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I've heard that many times. So who is actually saying that - ATC, or some random pilot, or both?
could be either, but most are probably not pilots...not airline crews anyway. The only time our Com 2 is to be set to monitor 121.5 is when operating in or out of KDCA-Washington Reagan National airport. All other times(except for the obvious emergency or intercept type of situation that may require it), com 2 must be set to company freqs specific to the part of the continent we are over for ops/SELCAL purposes and com 3 is controlled by the ACARS box. This is mandated by the ops manual as the FAA requires the company to have redundant methods for dispatch to make contact with the aircraft...ie. ACARS/SELCAL/AIRINC Dial access.
 
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Chris-KH2PM

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Our ACARS is off COMM 3 exclusively (Boeing 737 models 300/500/700/800 and 900s). We use COMM 2 to call OPS when necessary, and tune guard in while enroute. We don't need to monitor ARINC if our ACARS is working, which it is 99.9% of the time. Tis true though, if an airliner doesn't have ACARS they must monitor specific voice channels in the event their Company dispatcher needs to contact a specific flight.

Typically when someone says "you're on GUARD" it's most likely an airline pilot monitoring the freq. Some actually seem to be a bit trigger happy, as if they anticipate someone goofing up and giving them the chance to yell "you're on GUARD!" heeheheh..GUARD "guards" so to speak.

Sometimes an ATC facility will ask an aircraft for a radio check on 121.5. Also, when we're in central Texas, and GW Bush is at his Crawford residence which activates a TFR (temporary flight restriction), USAF airborne AWACS (I assume it's AWACS) can be heard transmitting 'in the blind' to errant aircraft penetrating the TFR.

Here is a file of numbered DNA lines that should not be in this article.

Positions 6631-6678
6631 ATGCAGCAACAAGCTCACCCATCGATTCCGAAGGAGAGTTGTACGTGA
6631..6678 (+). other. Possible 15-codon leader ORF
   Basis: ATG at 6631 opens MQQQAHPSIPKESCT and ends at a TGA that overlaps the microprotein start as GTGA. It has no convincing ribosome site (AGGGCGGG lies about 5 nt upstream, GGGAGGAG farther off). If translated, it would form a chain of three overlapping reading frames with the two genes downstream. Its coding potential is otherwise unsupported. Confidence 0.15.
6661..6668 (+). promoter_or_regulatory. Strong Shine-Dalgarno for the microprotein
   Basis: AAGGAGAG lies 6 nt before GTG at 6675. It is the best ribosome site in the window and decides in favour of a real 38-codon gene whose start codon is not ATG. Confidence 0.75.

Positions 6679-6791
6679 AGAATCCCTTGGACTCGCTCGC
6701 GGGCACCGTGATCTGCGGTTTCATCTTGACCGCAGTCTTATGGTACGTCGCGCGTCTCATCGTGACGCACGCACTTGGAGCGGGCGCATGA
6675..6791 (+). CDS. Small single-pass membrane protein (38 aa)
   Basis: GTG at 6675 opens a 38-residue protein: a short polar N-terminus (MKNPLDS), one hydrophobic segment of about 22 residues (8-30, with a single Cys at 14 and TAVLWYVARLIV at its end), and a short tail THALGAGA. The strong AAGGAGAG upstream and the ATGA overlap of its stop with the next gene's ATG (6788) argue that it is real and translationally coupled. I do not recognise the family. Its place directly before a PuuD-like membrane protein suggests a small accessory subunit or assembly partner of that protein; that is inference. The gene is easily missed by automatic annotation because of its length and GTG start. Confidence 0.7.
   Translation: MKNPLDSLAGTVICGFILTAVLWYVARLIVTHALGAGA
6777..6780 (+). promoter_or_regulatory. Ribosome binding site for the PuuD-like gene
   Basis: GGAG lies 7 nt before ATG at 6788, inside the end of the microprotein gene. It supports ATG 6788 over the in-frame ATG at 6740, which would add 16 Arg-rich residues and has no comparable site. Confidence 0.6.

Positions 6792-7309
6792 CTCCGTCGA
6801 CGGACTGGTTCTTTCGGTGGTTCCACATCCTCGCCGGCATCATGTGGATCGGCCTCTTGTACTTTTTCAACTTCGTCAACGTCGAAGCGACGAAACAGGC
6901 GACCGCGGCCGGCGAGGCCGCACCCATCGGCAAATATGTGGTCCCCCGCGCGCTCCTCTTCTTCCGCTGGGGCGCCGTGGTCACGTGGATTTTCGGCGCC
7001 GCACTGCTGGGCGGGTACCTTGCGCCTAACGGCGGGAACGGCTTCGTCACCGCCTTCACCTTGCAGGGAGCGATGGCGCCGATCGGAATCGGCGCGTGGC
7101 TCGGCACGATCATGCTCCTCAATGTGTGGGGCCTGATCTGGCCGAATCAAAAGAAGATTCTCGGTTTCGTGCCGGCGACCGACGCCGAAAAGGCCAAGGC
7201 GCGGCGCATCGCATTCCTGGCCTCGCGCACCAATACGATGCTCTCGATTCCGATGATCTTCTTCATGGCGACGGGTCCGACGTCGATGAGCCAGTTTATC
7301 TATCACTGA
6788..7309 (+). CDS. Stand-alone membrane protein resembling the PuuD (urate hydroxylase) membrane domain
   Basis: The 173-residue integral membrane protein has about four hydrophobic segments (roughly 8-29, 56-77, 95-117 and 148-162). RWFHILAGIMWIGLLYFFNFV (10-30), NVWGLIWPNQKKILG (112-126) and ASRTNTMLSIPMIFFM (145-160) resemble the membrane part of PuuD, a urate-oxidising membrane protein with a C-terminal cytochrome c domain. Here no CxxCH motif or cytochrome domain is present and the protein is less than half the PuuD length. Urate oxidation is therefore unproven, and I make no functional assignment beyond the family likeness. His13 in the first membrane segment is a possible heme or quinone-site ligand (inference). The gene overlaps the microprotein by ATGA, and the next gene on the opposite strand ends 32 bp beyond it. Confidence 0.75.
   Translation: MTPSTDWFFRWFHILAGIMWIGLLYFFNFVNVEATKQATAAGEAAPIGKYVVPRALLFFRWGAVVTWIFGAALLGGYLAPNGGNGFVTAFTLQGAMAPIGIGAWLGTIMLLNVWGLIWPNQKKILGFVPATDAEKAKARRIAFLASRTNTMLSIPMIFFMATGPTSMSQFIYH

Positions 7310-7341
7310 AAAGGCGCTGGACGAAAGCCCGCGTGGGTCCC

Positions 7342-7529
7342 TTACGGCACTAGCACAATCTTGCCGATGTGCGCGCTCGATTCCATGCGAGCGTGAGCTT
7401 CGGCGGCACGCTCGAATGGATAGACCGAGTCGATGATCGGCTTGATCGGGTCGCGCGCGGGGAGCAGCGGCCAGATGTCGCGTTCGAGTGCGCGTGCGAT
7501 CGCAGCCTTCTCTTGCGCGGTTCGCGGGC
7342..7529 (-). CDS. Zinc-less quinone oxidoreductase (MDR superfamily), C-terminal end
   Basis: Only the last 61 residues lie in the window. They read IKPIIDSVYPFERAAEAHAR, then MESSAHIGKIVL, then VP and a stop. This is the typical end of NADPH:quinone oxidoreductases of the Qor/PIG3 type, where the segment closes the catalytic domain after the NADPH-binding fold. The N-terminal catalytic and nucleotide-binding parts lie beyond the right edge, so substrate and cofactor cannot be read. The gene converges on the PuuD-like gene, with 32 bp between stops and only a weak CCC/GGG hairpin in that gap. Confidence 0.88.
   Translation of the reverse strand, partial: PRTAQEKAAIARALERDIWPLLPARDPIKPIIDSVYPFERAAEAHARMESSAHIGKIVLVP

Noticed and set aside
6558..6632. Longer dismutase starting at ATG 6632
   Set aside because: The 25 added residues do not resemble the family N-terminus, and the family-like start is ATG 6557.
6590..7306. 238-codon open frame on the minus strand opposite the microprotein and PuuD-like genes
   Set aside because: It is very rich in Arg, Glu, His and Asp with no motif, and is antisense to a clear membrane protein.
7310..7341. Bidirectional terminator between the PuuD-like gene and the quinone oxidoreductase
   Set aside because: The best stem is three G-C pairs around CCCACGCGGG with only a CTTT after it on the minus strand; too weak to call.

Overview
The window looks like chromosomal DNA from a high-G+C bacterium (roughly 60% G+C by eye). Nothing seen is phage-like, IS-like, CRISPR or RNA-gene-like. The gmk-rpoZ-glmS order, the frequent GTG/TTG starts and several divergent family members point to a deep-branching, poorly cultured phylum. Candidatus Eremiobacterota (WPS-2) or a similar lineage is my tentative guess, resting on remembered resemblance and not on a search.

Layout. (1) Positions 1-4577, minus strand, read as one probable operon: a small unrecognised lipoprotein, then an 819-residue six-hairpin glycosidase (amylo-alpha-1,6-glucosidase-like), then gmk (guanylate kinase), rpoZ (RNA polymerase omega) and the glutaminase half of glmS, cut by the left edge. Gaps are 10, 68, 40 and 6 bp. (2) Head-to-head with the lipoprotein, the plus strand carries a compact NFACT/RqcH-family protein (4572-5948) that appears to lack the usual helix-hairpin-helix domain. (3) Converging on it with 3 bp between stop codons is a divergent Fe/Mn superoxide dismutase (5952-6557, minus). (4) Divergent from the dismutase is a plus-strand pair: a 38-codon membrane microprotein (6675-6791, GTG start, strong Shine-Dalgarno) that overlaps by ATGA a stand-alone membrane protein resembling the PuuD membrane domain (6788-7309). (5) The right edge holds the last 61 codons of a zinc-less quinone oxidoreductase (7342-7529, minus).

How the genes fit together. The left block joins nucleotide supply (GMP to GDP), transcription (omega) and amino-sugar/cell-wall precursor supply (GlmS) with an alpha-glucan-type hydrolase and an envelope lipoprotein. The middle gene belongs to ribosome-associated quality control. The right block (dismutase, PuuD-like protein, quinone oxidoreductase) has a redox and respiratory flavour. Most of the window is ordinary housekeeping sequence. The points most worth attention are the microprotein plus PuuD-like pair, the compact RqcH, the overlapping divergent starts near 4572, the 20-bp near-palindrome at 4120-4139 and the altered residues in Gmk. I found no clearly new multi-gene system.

It goes something like this.."Aircraft on heading 145, 150 knots, squawking 1200, you're entering prohibited airspace and must turn around IMMEDIATELY. Acknowledge this transmission by squawking IDENT". I have heard this type of warning several times over the past couple of years on 121.5. Never have heard an aircraft reply to the warning, nor heard what the consequences were. Not sure if they actually scrambled fighters on them or not either. Typically it's just an errant GA (general aviation) pilot out on a VFR sightseeing flight enjoying the day. Thing is, all pilots should check with the local FAA for a weather briefing and check if there are any local TFRs. Many don't bother if the weather is good..just jump in the plane and launch.
 

immelmen

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Our ACARS is off COMM 3 exclusively (Boeing 737 models 300/500/700/800 and 900s). We use COMM 2 to call OPS when necessary, and tune guard in while enroute. We don't need to monitor ARINC if our ACARS is working, which it is 99.9% of the time.
just wondering, are you flying for a 121 carrier. We have ACARS and its Com3 exclusive but our 121 FOM/CFM states a federal requirement for a dispatcher to be able to reach the aircraft in at least two different modes...ie. in addition to ACARS, the ARINC/OPS/SELCAL must still be monitored. I assumed if it was a federal requirement that it applied to all air carriers.

I had an APD on the jumpseat get picky about the freq in com2 during a line check last year, Id be interested to know if its just my company or not.
 

Chris-KH2PM

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just wondering, are you flying for a 121 carrier. We have ACARS and its Com3 exclusive but our 121 FOM/CFM states a federal requirement for a dispatcher to be able to reach the aircraft in at least two different modes...ie. in addition to ACARS, the ARINC/OPS/SELCAL must still be monitored. I assumed if it was a federal requirement that it applied to all air carriers.

I had an APD on the jumpseat get picky about the freq in com2 during a line check last year, Id be interested to know if its just my company or not.
I fly for Continental. Our planes have SELCAL and ACARS. Thankfully we don't have to monitor any ARINC voice freq's. :)
 

daedalus

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Many of us in general aviation got religion about monitoring 121.5 when flight resumed after 9/11. Being situated between NYC and DC I was perhaps especially aware of the need. It is a habit that stuck with me and I still hear aircraft being challenged and vectored away from a TFR, the DC ADIZ, etc. especially when the Camp David TFR is expanded.

As a side benefit I have on occasion picked up a strong ELT while inflight. If it stays active for more than a few minutes I usually advise the controller working me. The report is pretty much ignored in the NY area but the controllers in the DE/MD/VA area do a great job of trying to locate the source by polling other aircraft in the area to determine signal strength. I have yet to be working a single sector long enough to know if anything was ever found.